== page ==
Due to the 2005 U.S. Supreme Court ruling in Gonzales v. Raich, the government has the discretion to enforce federal Marijuana laws even in medical Marijuana states. The Raich ruling also allows federal prosecutors to conveniently exclude evidence of medical use or state law compliance in federal trials, all but guaranteeing convictions of medical Marijuana patients and providers.
Last week, U.S. Attorney General Eric Holder formalized a departure from Bush Administration policy when he issued new guidelines to federal prosecutors discouraging them from prosecuting cases in which patients and providers are "in clear and unambiguous compliance with existing state laws."
Unfortunately, the new DOJ guidelines neither direct U.S. Attorneys to abandon the more than two-dozen pending federal medical Marijuana cases, nor allow defendants the ability to use medical evidence to exonerate themselves."This is a common-sense bill that will help stop the waste of law enforcement and judicial resources that have been spent prosecuting individuals who are following state law," Farr said Tuesday. "We need strict drug laws, but we also need to apply a little common sense to how they're enforced. This legislation is about treating defendants in cases involving medical Marijuana fairly, plain and simple."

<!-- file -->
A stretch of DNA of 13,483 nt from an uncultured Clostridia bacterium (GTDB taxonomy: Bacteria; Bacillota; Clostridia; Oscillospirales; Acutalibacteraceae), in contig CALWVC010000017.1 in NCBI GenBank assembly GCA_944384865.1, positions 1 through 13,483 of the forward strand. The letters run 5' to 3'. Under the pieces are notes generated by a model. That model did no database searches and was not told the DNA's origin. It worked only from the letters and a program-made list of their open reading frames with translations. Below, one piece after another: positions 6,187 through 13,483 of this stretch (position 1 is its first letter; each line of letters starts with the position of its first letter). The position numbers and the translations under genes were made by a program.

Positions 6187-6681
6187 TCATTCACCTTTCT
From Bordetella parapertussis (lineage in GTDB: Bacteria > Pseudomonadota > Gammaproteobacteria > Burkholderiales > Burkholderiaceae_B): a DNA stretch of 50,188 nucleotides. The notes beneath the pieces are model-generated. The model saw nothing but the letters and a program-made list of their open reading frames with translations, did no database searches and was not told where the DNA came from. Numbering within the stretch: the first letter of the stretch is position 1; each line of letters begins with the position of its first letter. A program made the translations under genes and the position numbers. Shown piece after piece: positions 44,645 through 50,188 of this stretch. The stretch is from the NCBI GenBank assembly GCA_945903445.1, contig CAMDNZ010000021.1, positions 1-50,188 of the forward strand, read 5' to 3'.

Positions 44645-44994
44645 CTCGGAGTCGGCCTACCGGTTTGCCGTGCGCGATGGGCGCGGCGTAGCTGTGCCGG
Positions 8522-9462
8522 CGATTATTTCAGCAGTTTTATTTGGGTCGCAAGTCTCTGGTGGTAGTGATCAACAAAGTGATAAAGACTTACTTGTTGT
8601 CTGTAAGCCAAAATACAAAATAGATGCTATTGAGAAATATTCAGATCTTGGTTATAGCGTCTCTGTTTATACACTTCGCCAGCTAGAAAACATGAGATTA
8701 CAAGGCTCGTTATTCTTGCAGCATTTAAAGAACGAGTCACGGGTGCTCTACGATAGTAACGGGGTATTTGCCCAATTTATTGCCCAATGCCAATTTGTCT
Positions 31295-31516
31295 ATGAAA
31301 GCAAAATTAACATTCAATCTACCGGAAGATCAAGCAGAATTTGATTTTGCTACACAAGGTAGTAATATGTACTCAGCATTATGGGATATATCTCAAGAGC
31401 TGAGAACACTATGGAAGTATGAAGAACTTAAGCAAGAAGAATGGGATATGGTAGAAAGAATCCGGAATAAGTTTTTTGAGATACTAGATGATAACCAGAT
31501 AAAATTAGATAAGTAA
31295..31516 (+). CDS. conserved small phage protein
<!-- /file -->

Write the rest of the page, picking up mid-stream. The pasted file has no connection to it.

During the Bush Administration, more than 100 federal cases were prosecuted by U.S. Attorneys against medical Marijuana patients and providers who were prevented from using medical evidence at trial. Deprived of the ability to properly defend themselves, scores of people have been convicted and have received sentences of up to 20 years in federal prison.
While the Justice Department guidelines may result in fewer federal prosecutions, they are unlikely to assist defendants currently being prosecuted, according to medical Marijuana advocacy group Americans for Safe Access (ASA).
Underscoring the need for the "Truth in Trials" Act, San Diego U.S. Attorney Karen Hewitt, a Bush appointee, recently responded to the guidelines by claiming she still does not have to prove a violation of state law before prosecuting someone under federal law.
"The 'Truth in Trials' Act will restore the balance of justice and bring fundamental fairness to federal medical Marijuana trials," said Caren Woodson, government affairs director with ASA. "This legislation complements the recent Justice Department guidelines for federal prosecutors and is now more necessary than ever."
Photo | Lavocado